A scrappy footwear label is giving Brazil's billion-dollar leather industry a run for its money. In defiance of its country's reputation for tanned goods, Insecta Shoes, based in the southern city of Porto Alegre, makes its vegan-friendly sapatos from a blend of vintage clothing, post-consumer recycled plastic bottles, and reclaimed rubber. Everything is produced locally in small batches, which means that each oxford, slipper, and boot is few, if not one of a kind. "Our keyword is reusability: increasing the life cycle of what is already out in the world," the company writes on its website. "Insecta is unique, handcrafted in limited numbers, and is never repeated, ever."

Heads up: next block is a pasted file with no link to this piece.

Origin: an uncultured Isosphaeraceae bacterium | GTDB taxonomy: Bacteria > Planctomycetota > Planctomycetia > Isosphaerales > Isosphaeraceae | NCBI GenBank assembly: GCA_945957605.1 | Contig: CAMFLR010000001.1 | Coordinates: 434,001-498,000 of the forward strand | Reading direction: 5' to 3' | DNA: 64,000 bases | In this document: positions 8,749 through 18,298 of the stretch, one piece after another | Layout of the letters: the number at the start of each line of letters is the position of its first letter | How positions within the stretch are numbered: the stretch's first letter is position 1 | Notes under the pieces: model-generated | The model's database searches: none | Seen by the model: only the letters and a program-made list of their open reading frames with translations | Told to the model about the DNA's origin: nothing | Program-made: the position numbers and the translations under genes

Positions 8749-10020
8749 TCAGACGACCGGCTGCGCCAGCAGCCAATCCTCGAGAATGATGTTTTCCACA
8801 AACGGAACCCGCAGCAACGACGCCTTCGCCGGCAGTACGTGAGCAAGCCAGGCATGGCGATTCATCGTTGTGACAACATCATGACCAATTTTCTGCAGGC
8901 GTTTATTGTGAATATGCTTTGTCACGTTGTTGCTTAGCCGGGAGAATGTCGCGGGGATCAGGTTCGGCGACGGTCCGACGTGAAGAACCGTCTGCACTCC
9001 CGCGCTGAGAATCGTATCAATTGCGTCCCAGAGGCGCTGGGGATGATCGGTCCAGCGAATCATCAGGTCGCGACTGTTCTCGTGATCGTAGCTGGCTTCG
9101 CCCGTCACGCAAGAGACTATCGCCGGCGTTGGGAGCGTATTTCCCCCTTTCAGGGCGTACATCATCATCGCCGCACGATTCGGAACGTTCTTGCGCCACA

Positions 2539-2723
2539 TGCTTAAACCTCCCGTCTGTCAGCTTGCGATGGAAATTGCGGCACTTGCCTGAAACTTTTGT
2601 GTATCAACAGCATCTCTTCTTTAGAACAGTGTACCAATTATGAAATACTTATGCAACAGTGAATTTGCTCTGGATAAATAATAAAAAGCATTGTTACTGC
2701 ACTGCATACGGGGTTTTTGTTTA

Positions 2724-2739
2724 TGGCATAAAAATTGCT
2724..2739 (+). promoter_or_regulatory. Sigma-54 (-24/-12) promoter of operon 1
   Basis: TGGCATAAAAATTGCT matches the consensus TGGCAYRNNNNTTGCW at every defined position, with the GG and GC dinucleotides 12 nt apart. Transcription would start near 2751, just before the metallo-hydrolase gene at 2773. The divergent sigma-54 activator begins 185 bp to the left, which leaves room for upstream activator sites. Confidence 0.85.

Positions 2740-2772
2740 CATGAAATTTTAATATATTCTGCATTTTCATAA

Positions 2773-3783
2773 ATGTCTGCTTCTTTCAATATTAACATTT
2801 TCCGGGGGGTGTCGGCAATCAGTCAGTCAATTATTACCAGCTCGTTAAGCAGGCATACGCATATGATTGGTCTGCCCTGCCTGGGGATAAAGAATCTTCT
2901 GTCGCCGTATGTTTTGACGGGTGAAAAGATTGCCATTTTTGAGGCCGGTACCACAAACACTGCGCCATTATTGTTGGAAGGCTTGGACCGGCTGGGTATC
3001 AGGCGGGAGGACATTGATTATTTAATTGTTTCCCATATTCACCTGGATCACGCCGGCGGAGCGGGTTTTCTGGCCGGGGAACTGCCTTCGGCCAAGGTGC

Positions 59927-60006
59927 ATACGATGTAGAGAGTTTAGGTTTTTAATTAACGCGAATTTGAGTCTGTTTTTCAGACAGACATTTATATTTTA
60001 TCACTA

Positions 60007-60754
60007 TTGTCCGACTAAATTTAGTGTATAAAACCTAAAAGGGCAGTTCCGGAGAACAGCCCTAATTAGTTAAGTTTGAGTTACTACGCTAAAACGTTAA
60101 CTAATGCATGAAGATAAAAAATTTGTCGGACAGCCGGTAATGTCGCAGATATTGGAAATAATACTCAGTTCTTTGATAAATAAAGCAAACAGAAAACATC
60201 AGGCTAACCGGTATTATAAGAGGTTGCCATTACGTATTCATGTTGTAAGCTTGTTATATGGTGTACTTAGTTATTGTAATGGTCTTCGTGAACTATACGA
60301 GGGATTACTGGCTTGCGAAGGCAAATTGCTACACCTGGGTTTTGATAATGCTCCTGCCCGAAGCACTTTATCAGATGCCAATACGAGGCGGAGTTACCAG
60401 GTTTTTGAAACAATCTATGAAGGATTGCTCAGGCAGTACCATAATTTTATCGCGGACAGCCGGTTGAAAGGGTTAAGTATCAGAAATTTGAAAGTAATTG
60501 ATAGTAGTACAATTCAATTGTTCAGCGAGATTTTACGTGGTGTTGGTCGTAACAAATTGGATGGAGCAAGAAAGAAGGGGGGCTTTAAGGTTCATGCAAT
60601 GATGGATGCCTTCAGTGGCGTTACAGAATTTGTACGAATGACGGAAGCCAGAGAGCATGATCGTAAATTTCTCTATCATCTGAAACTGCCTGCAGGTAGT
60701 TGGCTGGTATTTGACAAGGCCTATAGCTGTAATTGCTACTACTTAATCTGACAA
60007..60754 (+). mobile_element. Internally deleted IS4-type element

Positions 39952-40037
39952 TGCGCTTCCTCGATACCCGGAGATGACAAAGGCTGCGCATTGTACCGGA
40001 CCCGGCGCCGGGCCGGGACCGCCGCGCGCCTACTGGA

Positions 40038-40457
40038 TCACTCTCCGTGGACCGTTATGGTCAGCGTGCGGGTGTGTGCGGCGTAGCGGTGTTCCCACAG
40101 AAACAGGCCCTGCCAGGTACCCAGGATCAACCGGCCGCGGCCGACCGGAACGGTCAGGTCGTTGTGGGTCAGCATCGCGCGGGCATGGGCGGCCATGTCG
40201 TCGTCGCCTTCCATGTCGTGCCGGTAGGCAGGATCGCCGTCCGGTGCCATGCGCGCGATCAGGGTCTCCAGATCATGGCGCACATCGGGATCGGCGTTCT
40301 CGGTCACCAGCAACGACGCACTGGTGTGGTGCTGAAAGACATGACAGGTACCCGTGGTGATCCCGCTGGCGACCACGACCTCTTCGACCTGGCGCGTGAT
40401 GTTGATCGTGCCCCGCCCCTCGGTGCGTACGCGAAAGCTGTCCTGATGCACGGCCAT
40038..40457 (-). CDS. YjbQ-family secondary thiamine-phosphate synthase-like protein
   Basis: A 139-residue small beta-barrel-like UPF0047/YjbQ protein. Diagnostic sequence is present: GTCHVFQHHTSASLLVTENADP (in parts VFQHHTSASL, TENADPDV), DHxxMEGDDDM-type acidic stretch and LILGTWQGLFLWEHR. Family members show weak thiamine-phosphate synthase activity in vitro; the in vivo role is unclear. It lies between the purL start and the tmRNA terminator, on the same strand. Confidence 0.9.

Despite Brazil’s worst recession in more than two decades, Insecta made its first million reais ($300,000) just this past year, according to BBC News.
Owner and co-founder Barbara Mattivy credits this to the shoes’ “eco-sexy” nature. The designs are meant to be seasonless and genderless.
Insecta mostly retails in its native Brazil, but you can also find it at MooShoes in the United States.
Beyond shoes, the company has explored collaborations with kindred firms such as Colibrii, whose artisans make backpacks and wristlets from secondhand denim and other castoff materials.
Color and conscience? Yes, please.